• Understanding the buying process and procurement/supply chain function
  • Contract administration
  • Proficient in common computer programs, such as Microsoft Word and Excel
  • Knowledge of sales practices
  • Basic mathematical skills
  • Experience in negotiation tactics

Advanced skills: While most employers did not require the following skills, multiple job listings included them as preferred. Add these to your Retail Buyer toolbox and broaden your career options.

  • College degree or extensive background in retail
  • Ability to travel within the country as well as overseas

 

Retail Buyer Resources

The internet is a great source for more information on becoming a Retail Buyer. We compiled a list of sites that will inspire, inform and entertain you on your path to a career as a Retail Buyer.

On the Web

National Retail Federation – The NRF is an association dedicated to all things retail related. Their site is full of wonderful resources such as buying guides, retail technology standard lists, and a library full of articles.

Both Sides of the Retail Table – This unique blog offers readers two perspectives. Romy Taormina is an entrepreneur and Vanessa Ting is a Retail Buyer and together they blog about retail issues lending readers their opinions and perspectives based on their roles. A very interesting and thought-provoking read.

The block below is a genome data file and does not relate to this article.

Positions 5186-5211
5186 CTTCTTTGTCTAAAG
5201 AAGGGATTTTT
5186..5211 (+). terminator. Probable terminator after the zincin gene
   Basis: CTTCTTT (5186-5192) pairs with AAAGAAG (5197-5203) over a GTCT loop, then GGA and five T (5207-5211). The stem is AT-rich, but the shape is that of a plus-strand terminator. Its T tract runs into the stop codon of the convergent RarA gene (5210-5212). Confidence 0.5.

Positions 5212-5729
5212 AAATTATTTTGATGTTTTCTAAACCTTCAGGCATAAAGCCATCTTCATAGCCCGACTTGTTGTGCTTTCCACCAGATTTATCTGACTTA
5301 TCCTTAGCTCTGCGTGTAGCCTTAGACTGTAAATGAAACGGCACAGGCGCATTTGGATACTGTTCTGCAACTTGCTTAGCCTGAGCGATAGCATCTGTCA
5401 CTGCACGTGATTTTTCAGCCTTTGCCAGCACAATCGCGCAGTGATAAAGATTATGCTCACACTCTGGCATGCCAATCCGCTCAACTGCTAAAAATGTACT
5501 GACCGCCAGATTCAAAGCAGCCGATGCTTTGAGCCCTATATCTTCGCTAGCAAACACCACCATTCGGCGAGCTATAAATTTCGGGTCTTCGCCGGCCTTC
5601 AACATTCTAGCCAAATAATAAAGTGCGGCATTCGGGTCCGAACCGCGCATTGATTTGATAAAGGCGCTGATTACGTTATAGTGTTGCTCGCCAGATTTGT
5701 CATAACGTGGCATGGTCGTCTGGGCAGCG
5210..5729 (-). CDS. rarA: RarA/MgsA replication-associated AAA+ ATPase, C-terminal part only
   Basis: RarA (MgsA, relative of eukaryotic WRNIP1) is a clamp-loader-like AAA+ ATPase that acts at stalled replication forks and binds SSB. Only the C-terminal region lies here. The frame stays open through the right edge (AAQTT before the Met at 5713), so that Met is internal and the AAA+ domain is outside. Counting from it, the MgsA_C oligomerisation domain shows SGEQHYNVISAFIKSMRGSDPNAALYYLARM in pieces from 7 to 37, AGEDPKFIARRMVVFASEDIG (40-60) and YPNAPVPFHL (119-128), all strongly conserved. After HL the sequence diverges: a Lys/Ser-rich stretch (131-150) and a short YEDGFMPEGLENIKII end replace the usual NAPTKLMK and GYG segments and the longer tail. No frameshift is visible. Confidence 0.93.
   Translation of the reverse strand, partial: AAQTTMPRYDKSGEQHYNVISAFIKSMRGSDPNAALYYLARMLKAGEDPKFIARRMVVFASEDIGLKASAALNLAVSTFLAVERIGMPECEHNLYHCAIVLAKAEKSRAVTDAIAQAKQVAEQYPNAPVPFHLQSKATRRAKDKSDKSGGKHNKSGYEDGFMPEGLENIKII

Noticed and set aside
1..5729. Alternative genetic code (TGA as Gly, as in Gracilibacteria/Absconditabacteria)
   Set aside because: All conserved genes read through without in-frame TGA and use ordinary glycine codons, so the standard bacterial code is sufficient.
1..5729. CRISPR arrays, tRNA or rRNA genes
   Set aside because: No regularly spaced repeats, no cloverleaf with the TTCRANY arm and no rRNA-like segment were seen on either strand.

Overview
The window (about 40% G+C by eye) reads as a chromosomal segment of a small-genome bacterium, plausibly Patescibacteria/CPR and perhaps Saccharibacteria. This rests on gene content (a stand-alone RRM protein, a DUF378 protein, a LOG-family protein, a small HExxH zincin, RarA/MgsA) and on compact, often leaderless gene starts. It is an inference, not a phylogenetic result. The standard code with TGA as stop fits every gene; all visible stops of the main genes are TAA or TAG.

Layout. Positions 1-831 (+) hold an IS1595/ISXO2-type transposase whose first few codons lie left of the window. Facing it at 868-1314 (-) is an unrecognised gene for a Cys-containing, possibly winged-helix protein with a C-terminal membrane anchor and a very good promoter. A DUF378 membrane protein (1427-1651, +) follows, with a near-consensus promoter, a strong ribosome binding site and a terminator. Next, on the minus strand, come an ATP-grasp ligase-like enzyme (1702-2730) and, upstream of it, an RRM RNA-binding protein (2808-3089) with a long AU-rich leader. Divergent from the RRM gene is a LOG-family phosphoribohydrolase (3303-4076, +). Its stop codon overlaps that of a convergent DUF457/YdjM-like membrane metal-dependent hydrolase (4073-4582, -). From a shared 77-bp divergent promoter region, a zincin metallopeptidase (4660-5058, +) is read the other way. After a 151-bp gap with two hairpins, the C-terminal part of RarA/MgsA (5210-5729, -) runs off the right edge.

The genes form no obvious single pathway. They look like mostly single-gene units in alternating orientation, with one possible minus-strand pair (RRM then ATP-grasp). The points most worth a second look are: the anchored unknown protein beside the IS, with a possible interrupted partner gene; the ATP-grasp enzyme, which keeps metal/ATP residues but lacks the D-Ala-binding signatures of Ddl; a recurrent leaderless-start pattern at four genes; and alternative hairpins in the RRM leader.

Chronicles of a Fashion Buyer – Mercedes R. Gonzalez has been in the fashion buying business since 1990. In this informational and entertaining blog, Gonzalez pulls on her own experiences to write each post.

On Twitter

@AttireAccMag – Follow the tweets of Attire Accessories, a leading fashion accessories trade magazine for retailers and buyers. See the latest products and read the latest industry news.

@RetailPath – Former Retail Buyer for Target and current entrepreneur, Vanessa Ting, tweets about all things retail-related.

Retail Buyer Books

Retail Buying: From Basics to Fashion – A comprehensive book that provides step-by-step instructions on procurement methods and tasks. Designed for the purchasing student, it contains many useful activities and prompts.

Math for Merchandising: A Step-by-Step Approach – This resource is wonderful for illustrating and breaking down the mathematical skills and processes a Retail Buyer will need to know.

A Buyer’s Life: A Concise Guide to Retail Planning and Forecasting – A Retail Buyer with over 20 years of experience, Dana Connell is qualified to write this resource about the importance of forecasting and planning.

Industry Groups

American Purchasing Society – APS was founded in 1969 and was the first society to offer certification for purchasers and buyers. This society focuses on professional development as well as creating a network for purchasers, buyers, and executives.

American Production and Inventory Control Society – Founded in 1957, APICS has over 40,000 members who work in some aspect of supply chain industry. From management to purchasing, every aspect of this industry is represented. The society provides education, resources, best-practices, and networking opportunities.